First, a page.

Aetna Bridge Co.v.R.I. Dept. of Transp

Supreme Court of Rhode IslandApr 19, 2002
795 A.2d 517 (R.I. 2002)

No. 99-391-Appeal. (PM 96-6029)

April 19, 2002

Superior Court, Providence County, Silverstein, J.

William Mark Russo, William A. Poore, For Plaintiff.

John B. Affleck, Harris Weiner, For Defendant.

Present: WILLIAMS, C.J., LEDERBERG, BOURCIER, FLANDERS, and GOLDBERG, J.J.


OPINION


BOURCIER, Justice.

In this appeal, the State Department of Transportation seeks review of a Superior Court final judgment confirming an arbitrator's award in favor of Aetna Bridge Company, and appeals from the denial of its motion to vacate that award. Because the record is incomplete, we are unable to decide the issues presented on appeal. Consequently, we remand the matter to the Superior Court for further proceedings consistent with this opinion.

The record from the arbitration proceeding was not available to either the Superior Court or to this Court; consequently, the "facts" as recited in this opinion are gleaned from the parties' briefs and from the exhibits that were attached to their case filings.

I Case Travel/Facts

In early 1994, the State Department of Transportation (DOT) advertised for bids to reconstruct and retrofit Pawtucket Bridge No. 550, a part of Interstate Route 95 in the City of Pawtucket. The design and plans for the bridge reconstruction and retrofit had been prepared for DOT by A.G. Lichtenstein Associates (Lichtenstein). Aetna Bridge Company (Aetna) was the successful bidder. It contracted with DOT to do the bridge reconstruction work, the bulk of which concerned the installation of a "catwalk access inspection system."

Aetna, as the general contractor, subcontracted with several companies to fabricate and furnish the structural steel needed for the bridge catwalks and furnished DOT with a list of the subcontractors that it had engaged. That list included Northeast Steel, Jac-Lyn Steel, Inc., and Griffen Iron Works. Aetna neglected, however, to inform DOT that it also had subcontracted with L.B. Foster (Foster), a material supplier, to fabricate the structural steel for the catwalks. Foster, as it turns out, had agreed with Aetna to fabricate the structural steel for a "lump-sum" payment, which meant that a mutual and final cost and price for the work and materials had been agreed upon by both Aetna and Foster.

Pursuant to its "lump-sum" subcontract with Aetna, Foster was responsible for "detailing" the required structural steel and providing necessary shop drawings for the bridge catwalk. After producing only two or three shop drawings, Foster decided to hire Alpha Structures, Inc. (Alpha), a Pennsylvania structural steel engineering and detailing company, to produce the remaining drawings. DOT had no knowledge of either the Aetna-Foster or Foster-Alpha subcontracts.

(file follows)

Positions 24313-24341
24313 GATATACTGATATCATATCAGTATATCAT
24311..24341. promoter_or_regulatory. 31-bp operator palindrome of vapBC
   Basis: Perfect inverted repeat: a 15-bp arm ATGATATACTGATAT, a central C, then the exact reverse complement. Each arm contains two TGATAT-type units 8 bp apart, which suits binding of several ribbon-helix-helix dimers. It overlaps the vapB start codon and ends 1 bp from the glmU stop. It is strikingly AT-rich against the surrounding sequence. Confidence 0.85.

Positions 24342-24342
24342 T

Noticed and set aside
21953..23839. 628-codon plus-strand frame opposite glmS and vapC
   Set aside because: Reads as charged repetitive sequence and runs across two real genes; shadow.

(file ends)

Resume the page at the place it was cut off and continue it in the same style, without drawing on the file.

Apparently, Alpha estimated that to complete the detailing of the bridge catwalk system it would be required to produce no more than thirty shop drawings, each taking twenty hours, for a total of 600 work hours. Unfortunately, however, Alpha underestimated the scope of the projected detailing work. Instead, it was required to prepare seventy shop drawings and employ an additional 1650 work hours to complete the project. Alpha blamed its underestimation of the number of required shop drawings on inadequate design specifications drawn up by Lichtenstein and sought payment from Foster for its additional expenses. Apparently, Foster refused to pay because, in March 1995, Foster sought payment for Alpha's additional expenses from Aetna. Aetna refused, contending that it was "squared away" on the bridge project and had no remaining liability to Foster because of their subcontract "lump-sum" payment agreement. Subsequently, however, and apparently as a courtesy to Foster, Aetna presented what later was said to be a "pass-through" claim on behalf of Foster to DOT. DOT refused to pay, asserting that, pursuant to its general contract with Aetna, it had paid all that was owed to Aetna and that it had not been aware of, nor was it ever privy to, any business relationships that Aetna might have had with any unlisted subcontractors.

The "pass-through" claim doctrine emanated from the holding in Severin v. United States, 99 Ct.Cl. 435 (1943), cert. denied, 322 U.S. 733, 64 S.Ct. 1045, 88 L.Ed. 1567 (1944). In that case, the United States Court of Claims held that a general contractor cannot sue an owner on behalf of one of its subcontractors to recover monies due the subcontractor unless the general contractor is itself liable to the subcontractor. Previously, we have recognized without expressly adopting, the existence and nature of the Severin or "pass-through" claim doctrine in Clark-Fitzpatrick, Inc./Franki Foundation Co. v. Gill, 652 A.2d 440 (R.I. 1994).